A freestanding faucet is designed to be mounted on the floor, so you must figure out where the pipelines have to go. Unfortunately, concrete slabs usually have no space underneath, and that’s why you have to drill them or dig the particular section to put the pipelines.
Take a pencil, and draw a layout for the pipes. Start it from the main pipelines (the water connection), and end it on the faucet. Make sure to draw a straight layout since the copper tubes are straight, and do not bend a lot.
One more thing to keep in mind is to knock on the concrete slab before drawing the layout. Knocking the slab will tell you if it’s hollow or not. Also, try to avoid putting pipes under hollow slabs, as they break easily.
Step 3: Go Through the Plumbing Code and Understand the Prerequisites
Every city in the United States has a plumbing code, and you must meet its requirements. As per the plumbing code, the shutoff valve of hot as well as cold water lines shouldn’t be covered and should be accessible all the time.
There is plenty of similar information available in the code, and it varies from city to city and state to state.
Also, some cities mandate the installation to professionals, and if you belong to such areas, you need to call professional plumbers for the installation.
Step 4: Drill a Hole in the Concrete Slab
Drilling a hole in the concrete slab requires you to be gentle. I’ve come across several DIY videos that involved breaking up the concrete slab. Well, you can only break the slab if it has a strong foundation.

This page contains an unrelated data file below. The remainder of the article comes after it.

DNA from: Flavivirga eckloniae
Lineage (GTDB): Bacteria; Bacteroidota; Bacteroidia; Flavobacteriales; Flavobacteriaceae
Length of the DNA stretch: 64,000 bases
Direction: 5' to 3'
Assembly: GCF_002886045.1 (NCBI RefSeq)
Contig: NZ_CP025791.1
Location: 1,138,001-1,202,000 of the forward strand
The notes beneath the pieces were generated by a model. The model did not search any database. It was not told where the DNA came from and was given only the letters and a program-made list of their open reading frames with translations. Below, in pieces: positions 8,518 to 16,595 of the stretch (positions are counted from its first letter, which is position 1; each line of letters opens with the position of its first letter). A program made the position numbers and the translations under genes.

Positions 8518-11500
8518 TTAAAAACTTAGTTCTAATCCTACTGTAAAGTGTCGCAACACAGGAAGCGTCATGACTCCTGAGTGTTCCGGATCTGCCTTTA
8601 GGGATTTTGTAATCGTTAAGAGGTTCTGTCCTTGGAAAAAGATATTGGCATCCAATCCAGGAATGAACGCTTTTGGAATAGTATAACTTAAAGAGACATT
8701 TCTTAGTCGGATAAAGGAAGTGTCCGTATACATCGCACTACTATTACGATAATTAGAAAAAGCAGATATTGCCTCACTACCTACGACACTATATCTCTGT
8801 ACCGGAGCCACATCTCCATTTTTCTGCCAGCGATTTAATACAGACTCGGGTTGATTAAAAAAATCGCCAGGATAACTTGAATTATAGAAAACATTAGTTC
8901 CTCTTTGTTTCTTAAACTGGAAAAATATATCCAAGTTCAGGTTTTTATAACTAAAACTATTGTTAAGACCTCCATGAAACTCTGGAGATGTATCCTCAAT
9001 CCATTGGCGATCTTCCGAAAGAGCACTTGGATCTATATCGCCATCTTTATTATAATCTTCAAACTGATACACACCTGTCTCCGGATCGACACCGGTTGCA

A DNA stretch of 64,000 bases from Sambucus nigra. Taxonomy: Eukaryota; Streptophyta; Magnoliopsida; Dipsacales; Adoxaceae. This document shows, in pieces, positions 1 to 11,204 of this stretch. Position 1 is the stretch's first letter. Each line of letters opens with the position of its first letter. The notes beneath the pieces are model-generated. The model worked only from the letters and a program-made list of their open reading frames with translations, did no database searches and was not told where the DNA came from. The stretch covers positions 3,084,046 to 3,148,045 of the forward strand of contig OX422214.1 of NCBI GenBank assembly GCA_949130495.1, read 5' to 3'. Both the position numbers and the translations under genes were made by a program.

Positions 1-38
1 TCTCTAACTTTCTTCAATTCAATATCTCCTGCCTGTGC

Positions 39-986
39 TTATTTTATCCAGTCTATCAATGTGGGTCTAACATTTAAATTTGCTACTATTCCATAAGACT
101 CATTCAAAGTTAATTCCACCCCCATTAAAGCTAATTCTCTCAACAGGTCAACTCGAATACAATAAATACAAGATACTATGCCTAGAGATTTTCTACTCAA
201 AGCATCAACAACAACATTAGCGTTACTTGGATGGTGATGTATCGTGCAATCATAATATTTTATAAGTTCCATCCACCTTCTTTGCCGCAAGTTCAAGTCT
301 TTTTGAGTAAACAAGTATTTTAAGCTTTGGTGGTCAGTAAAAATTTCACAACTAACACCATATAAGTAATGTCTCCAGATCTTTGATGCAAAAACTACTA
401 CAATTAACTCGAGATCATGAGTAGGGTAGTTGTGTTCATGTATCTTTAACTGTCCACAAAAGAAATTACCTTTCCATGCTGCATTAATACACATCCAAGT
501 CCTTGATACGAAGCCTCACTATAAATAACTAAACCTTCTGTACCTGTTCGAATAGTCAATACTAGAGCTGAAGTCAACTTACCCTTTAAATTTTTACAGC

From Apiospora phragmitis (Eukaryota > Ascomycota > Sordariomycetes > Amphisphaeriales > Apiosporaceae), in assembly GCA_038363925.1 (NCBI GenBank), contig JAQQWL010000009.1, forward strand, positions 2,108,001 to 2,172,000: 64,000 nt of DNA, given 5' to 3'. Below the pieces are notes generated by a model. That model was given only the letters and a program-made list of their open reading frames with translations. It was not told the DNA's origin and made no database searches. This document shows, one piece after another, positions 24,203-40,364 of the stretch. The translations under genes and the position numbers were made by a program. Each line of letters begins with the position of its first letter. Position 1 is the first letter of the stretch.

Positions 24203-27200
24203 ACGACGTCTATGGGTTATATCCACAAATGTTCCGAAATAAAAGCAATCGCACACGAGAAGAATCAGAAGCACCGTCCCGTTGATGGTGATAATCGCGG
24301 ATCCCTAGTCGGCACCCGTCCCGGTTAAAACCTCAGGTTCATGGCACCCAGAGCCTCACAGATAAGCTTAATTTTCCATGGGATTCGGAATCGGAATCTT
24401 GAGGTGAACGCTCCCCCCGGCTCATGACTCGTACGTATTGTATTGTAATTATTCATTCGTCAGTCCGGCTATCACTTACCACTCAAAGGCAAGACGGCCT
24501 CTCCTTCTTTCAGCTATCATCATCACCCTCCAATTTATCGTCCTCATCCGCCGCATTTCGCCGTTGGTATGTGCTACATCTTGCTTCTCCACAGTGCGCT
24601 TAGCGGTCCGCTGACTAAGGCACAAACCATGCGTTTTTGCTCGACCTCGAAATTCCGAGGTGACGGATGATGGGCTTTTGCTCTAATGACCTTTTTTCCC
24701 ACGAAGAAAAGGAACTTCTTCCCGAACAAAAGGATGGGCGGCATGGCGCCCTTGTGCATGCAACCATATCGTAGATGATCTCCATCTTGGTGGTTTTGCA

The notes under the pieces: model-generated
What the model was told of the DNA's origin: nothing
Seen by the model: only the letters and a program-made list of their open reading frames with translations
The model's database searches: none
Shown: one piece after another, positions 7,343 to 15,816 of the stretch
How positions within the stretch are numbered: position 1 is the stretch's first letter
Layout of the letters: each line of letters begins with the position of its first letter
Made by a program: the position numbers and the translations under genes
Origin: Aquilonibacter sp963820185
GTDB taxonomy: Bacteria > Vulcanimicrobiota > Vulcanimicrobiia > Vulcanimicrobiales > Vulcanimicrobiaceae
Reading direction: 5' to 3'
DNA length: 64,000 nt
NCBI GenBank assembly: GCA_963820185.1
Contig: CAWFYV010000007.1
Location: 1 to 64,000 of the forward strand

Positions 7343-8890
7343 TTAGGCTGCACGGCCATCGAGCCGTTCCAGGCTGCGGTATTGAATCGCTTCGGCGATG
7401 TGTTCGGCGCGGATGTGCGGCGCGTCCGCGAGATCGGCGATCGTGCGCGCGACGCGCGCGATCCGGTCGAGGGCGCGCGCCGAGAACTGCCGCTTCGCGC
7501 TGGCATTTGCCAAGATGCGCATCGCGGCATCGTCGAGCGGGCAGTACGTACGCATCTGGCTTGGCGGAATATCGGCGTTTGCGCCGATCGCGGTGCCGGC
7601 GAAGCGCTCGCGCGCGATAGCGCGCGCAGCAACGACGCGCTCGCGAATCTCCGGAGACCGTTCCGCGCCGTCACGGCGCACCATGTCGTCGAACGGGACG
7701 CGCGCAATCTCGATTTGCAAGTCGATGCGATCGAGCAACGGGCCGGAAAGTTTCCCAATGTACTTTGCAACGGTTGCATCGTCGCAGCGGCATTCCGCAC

Also, if you want to put wide pipelines, you need to excavate the concrete slab, so there’s enough room for the copper tubes to fit.
Drill the holes at least an inch bigger than the diameter of the pipes for perfect installation. If you are looking to excavate the slab, then rent out a jackhammer and do the job.
Or get some professional help, since using a jackhammer requires a lot of strength and effort.
Step 5: Connect the Faucet’s Pipes with the Main Pipeline using Rough-in Valve
After you have drilled the holes, it’s time to connect the ½” copper tubing pipes with the main pipelines. Unscrew the pipelines from the faucet body, and slide them inside the drilled hole.
One end of the pipelines should reach the main supply line, and one should be at the faucet’s body side. If you think the stock lines are short, order bigger lines.
After the pipes reach their destination, it’s time to connect them with the main line. Use the rough-in valve for tub filler and the stabilizers over the pipelines to connect them with the main supply line, and tighten the connections using a wrench.